The older I get, too, and I think this is probably just an age thing, the more appreciative I am of my body, too. And I don't just mean its capabilities, I mean morseo its resilience, and that actually there's a relationship there that needs a little taking care of. I'm part of that, and it's nice to treat my body well, and it's nice to be thankful and grateful. Every now and then, when I'm getting a massage, and it's not quite good enough, I used to get really — I still sometimes get frustrated, when I'm like, ugh, I want you to go harder or to the left. I have these moments where I'm like, it's not about you. You shut up and let your body absorb any kind of healing touch it can get. [laughs] Give it the room, you know!
I'm very interested in that kind of stuff. I have a lot of anxiety, so I'm really figuring out the fight of flight stuff. It's very physical.
Yeah, it's interesting. I guess [it's] the same thing between the pain being a rational pain or an irrational pain, or the fear being irrational or rational is a big kind of — I think it's true in lots of ways. You know, when someone's really upset, it's worth checking in and being like, am I upset with you? And if I can figure why I'm upset with you, then we just have a conversation about it and hopefully we can get past that, but if what you realize is you're not upset with that person, you're just upset with yourself… Because we tend to just go, I'm feeling upset! And I've got the right to be! And I'm just going to sit in it and I'm gonna make it your [problem]! I feel like there's the rational and irrational of all those sorts of sensations that are worth – it's worth checking in with yourself. It's the same thing as if someone's having a panic attack or having anxiety to go, okay, that's that.
You know what that's like? It's like PMS. You have those moments where you're like, oh my God, I'm a fucking crazy person! My life is terrible, everything's s**t, blah blah blah! And then someone goes, when are you due? And you go, oh! And you still feel like a crazy person, but now you've got an understanding that maybe it's not based in reality so much. And even that is a just a little bit of relief.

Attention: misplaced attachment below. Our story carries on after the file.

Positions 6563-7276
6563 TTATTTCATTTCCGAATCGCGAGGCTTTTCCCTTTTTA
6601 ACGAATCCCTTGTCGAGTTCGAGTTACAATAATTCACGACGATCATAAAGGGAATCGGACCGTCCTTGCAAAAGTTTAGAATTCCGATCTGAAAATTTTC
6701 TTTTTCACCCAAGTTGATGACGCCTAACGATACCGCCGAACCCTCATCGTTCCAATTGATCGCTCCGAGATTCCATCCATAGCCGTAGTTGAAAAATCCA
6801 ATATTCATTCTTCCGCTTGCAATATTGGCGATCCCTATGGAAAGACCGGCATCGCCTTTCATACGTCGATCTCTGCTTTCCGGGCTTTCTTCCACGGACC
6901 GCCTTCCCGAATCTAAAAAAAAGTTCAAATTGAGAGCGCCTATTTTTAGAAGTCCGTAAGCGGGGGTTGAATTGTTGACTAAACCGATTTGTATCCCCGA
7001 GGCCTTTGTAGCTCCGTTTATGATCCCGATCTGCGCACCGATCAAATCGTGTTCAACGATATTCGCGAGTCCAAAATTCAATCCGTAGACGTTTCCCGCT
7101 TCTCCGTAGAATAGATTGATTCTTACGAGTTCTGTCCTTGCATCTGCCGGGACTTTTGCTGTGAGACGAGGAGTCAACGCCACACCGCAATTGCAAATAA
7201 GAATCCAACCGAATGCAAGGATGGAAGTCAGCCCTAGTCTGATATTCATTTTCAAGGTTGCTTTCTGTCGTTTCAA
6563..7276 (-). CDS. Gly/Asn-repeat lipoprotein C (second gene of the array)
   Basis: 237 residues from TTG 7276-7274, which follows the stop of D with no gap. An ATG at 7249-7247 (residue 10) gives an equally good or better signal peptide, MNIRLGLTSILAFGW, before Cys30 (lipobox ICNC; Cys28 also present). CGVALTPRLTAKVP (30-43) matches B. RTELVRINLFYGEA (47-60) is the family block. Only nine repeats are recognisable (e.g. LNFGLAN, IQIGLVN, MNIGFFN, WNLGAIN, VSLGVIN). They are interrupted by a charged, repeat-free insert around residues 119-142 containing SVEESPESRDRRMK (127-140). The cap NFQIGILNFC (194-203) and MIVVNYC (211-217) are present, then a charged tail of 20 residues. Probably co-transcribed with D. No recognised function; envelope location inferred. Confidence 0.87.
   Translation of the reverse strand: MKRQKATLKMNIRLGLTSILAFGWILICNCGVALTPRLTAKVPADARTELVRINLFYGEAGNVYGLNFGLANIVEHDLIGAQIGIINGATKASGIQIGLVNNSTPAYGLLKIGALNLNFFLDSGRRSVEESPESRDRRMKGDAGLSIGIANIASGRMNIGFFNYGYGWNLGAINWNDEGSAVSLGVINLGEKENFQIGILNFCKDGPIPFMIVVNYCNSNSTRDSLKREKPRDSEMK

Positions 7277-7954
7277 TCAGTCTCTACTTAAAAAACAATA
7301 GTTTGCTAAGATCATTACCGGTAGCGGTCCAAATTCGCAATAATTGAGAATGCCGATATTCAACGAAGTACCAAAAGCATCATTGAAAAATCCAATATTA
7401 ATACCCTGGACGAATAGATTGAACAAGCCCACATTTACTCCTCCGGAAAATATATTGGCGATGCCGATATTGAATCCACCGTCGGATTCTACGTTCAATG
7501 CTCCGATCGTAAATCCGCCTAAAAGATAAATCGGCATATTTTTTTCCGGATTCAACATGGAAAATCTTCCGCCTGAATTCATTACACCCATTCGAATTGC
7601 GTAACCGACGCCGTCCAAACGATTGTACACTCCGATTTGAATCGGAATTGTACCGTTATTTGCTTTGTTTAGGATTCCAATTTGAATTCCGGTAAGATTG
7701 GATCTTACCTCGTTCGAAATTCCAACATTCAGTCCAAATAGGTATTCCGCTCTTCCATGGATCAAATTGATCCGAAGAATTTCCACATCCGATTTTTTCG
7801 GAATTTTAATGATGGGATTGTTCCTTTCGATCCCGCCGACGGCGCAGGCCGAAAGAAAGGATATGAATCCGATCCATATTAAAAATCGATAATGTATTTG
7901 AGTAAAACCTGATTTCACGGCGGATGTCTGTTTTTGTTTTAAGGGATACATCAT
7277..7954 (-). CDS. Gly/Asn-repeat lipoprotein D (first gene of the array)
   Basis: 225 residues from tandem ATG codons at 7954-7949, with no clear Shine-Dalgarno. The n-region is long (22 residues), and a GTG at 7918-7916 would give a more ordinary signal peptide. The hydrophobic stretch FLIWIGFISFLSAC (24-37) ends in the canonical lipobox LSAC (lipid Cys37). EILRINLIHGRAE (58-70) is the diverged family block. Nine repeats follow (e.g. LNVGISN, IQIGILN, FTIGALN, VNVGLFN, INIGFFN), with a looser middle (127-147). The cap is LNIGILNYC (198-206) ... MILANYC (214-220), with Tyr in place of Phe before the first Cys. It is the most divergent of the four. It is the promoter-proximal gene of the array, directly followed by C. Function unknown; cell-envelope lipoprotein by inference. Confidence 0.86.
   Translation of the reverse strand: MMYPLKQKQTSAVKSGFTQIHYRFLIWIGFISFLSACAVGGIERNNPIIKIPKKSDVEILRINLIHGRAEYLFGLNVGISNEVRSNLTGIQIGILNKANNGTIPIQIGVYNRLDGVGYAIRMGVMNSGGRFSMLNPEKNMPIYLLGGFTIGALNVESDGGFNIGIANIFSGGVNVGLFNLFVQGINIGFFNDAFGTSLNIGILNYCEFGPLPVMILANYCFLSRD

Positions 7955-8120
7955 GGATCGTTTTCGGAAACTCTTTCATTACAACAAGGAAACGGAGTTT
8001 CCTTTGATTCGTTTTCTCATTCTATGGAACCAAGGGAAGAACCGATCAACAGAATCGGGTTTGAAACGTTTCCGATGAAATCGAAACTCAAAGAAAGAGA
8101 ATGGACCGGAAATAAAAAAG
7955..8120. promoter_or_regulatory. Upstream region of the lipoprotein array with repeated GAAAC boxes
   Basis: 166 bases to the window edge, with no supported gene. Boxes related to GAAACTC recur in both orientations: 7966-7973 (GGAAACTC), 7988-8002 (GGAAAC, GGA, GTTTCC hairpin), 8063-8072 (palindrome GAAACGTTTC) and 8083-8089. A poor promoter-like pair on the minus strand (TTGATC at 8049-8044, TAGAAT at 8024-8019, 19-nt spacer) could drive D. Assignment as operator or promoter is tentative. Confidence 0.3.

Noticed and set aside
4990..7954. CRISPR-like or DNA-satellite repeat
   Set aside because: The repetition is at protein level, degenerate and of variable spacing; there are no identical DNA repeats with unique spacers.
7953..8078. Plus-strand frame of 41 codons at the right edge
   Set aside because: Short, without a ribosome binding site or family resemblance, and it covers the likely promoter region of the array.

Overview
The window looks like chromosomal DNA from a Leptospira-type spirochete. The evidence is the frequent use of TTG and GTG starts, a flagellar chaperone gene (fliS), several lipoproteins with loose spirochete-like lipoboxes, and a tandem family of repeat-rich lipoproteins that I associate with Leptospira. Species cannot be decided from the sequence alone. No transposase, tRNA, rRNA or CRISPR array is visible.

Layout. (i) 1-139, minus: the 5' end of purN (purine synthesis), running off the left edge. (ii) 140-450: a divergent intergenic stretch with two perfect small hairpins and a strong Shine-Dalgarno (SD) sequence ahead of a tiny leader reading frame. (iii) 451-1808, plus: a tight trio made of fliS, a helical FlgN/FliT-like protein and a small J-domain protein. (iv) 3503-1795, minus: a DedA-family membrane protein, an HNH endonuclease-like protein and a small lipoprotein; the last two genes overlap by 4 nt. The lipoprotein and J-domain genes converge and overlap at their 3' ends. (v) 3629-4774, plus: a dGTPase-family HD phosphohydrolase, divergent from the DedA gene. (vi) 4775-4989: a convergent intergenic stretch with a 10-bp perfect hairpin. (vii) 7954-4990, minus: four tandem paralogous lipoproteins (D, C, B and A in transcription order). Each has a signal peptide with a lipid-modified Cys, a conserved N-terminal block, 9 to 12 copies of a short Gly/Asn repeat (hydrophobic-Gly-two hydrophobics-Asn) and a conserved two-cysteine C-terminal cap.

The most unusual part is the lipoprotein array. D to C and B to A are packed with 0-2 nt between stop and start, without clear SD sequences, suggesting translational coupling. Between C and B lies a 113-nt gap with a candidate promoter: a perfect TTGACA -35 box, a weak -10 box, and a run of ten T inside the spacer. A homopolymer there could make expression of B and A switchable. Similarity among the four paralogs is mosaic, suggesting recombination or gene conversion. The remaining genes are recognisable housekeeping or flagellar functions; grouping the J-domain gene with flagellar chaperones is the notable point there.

Knowing it's chemical and that it will pass.
It doesn't feel like it's ever going to pass, but the knowledge that it's felt like that before.
A lot of physical stuff – a lot of this is just sitting with the unpleasantness.
Which is much easier when you know it's gonna pass.
Yeah, and I noticed you had your lip pierced in the documentary and a lot of body modification stuff is just breathing through it. Or your body being like, no, that's kind of a fucked up thing to do. Maybe you should cut that out.
That's me stopping smoking, was that, too. I used to be able to smoke and not feel a thing, and it was kind of like, you think I'm healthy sport billy? Look at me, I'm defiant! And then in the last couple of years, I would lose my voice far more frequently, kind of this acid reflux thing would come out out of nowhere, it would make me feel really s**tty and it would suck my energy the next day. Like, if I went out drinking and smoking, the next day I was way more broken…
It first began when I hurt my wrist and I remember the surgeon being like, you should cut back smoking because it really hinders healing, and I went through so much trauma with this and that and not being able to work and who am I and an identity crisis and blah blah, existential nightmares, that I remember that being the first time when I would light a cigarette and be like, this is mean. Not, this is wrong. Not, you're not allowed. Because those ones I'd be like, screw you I'm not allowed! I'm gonna light another one! But, this is just mean, I don't think I'd do this to somebody else. That was the beginning of it, and then it got to the point where, whatever it is, six, seven months ago now, where I was just like, it's not like it's not good for me. And, you know, the fear of cancer or wrinkles is just not realistic enough, but it was just that feeling of, like, this is mean. Don't get me wrong. When I drink, I'm like, ugh, I'd love a cigarette!
I would kill for a cigarette. But it's not okay any more.
No, it's sort of the re-making of the decision. And the decision has to be not like, I'm not going to smoke, because then for me, I'm not allowed, and the whole reason I started in the first place was from a place of rebellion. So if I'm not allowed, I want to. But if it's like, I would like to be someone who doesn't smoke, then I have to make that decision – I used to have to make it 17 times a day. Now I'm making it once every month or so.
It gets a lot easier.
Yeah. But you still have to make that decision.
"Raze is now in theaters and on iTunes."